Emergency at 580 feet

  • Published
  • By Staff Sgt. Kelsey Owen
  • 20th Fighter Wing Public Affairs

It’s a quiet weekend afternoon, and there’s only one air traffic controller in Shaw Tower.

That controller is Staff Sgt. Samuel McLean, 20th Operations Support Squadron ATC watch supervisor, and he is currently discussing the single U.S. Air Force F-16 Fighting Falcon on approach with radar approach control.

Everything, it seems, is routine. So, when the phone starts ringing - on an infrequently used line, no less - McLean gets his first taste of the unusual.

“I’m in a lot of trouble,” says the voice on the other end.

That voice belongs to a civilian pilot, an 18-year-old in a Cessna 550 Citation II who recently departed Sumter Airport enroute for Columbia, S.C., with his cousin on board as a passenger. His aircraft has experienced a total catastrophic failure - fuel is leaking at an unknown rate, and the radio and transponder have stopped functioning. While a normal aircraft in this area would be at an altitude of 2,000-3,000 feet, this one is only at 580, and descending.

“He sounded absolutely terrified,” said McLean.

With McLean unable to locate him on radar due to the malfunctioning transponder, the pilot, speaking on a cell phone, has to give McLean an approximation of his location based only on recognizable landmarks: just past McEntire Joint National Guard Base, about 20 miles west of Shaw, flying westbound with a heading of about 290 degrees.

He wants to return to Sumter, but he’s going the wrong direction. McLean gives him a corrected heading of about 110 degrees, which will bring him back east in the direction of Shaw and the Sumter Airport.

While on the phone with the pilot, McLean also has to coordinate with RAPCON to reroute the F-16 into a high holding pattern, since he is unsure of where the civilian aircraft is in the airspace.

Eventually, he does catch sight of the aircraft over the tree line, and proceeds to give suggested headings based solely on line-of-sight - a difficult feat to accomplish because vectoring relies heavily on the use of radar, which was not an option in this circumstance.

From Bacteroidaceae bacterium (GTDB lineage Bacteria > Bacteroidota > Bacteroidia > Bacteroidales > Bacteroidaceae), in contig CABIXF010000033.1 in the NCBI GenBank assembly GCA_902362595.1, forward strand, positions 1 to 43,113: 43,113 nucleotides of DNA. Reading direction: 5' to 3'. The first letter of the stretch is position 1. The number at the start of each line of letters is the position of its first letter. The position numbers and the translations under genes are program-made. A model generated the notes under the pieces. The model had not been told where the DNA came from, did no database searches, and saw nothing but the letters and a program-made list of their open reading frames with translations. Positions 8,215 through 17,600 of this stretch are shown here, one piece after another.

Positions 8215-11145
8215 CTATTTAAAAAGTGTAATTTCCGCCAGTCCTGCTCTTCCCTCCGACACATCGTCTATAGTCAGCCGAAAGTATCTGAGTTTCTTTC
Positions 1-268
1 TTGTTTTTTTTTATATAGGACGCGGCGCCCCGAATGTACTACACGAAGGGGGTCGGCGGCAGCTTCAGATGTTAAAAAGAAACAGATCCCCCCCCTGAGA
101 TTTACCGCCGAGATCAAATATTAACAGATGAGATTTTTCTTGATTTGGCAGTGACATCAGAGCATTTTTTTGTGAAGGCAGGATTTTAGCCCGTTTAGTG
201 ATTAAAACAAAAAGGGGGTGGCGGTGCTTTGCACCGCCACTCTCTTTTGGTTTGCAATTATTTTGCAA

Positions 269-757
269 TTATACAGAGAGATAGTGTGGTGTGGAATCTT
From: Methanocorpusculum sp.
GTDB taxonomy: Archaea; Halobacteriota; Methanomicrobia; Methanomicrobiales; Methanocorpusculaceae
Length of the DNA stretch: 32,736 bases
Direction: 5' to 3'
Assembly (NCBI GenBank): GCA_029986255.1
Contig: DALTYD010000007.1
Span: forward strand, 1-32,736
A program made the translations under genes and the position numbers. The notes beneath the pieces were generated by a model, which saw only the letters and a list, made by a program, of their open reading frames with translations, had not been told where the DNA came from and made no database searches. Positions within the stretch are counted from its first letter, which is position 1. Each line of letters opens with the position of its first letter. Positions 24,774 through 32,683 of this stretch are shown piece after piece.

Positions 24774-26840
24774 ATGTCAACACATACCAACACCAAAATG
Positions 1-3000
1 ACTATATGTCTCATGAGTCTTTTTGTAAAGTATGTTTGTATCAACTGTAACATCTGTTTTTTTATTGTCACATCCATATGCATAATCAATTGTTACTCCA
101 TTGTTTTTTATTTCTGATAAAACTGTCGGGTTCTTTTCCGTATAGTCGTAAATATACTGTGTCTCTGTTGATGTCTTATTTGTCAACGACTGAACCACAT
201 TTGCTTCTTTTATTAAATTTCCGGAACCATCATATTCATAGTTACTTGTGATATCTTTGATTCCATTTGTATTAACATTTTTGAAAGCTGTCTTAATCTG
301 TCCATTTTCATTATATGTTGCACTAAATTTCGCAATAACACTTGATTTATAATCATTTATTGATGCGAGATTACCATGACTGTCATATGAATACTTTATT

“I kept the pilot on the phone until he saw Shaw,” said McLean. “With his altitude being so low, he still couldn’t see Sumter.”

Thankfully, as he flies closer, the pilot is able to catch sight of Sumter Airport. McLean asks if he is able to make it there, and the pilot responds in the affirmative, though notes that he is flying too fast for landing.

“It was really good for me to hear that he was going too fast on final at first, because I knew he could slow down without using the gas he had left,” said McLean. “Once he said he was good to land, I told him to call me back so I could make sure he got down safely.”

McLean does receive a call back after the pilot lands, marking an end to an unusual and stressful event for the both of them.

“McLean’s ‘out-of-the-box’ thinking and his immediate reactions directly saved the lives of two civilians, and prevented the aircraft from crashing,” said Brian Egger, 20th OSS ATC watch supervisor.

“It was definitely the craziest thing that I’ve experienced, and hopefully the craziest thing I’ll ever experience,” said McLean.

McLean was awarded an Air and Space Achievement Medal for his outstanding performance in this highly abnormal situation.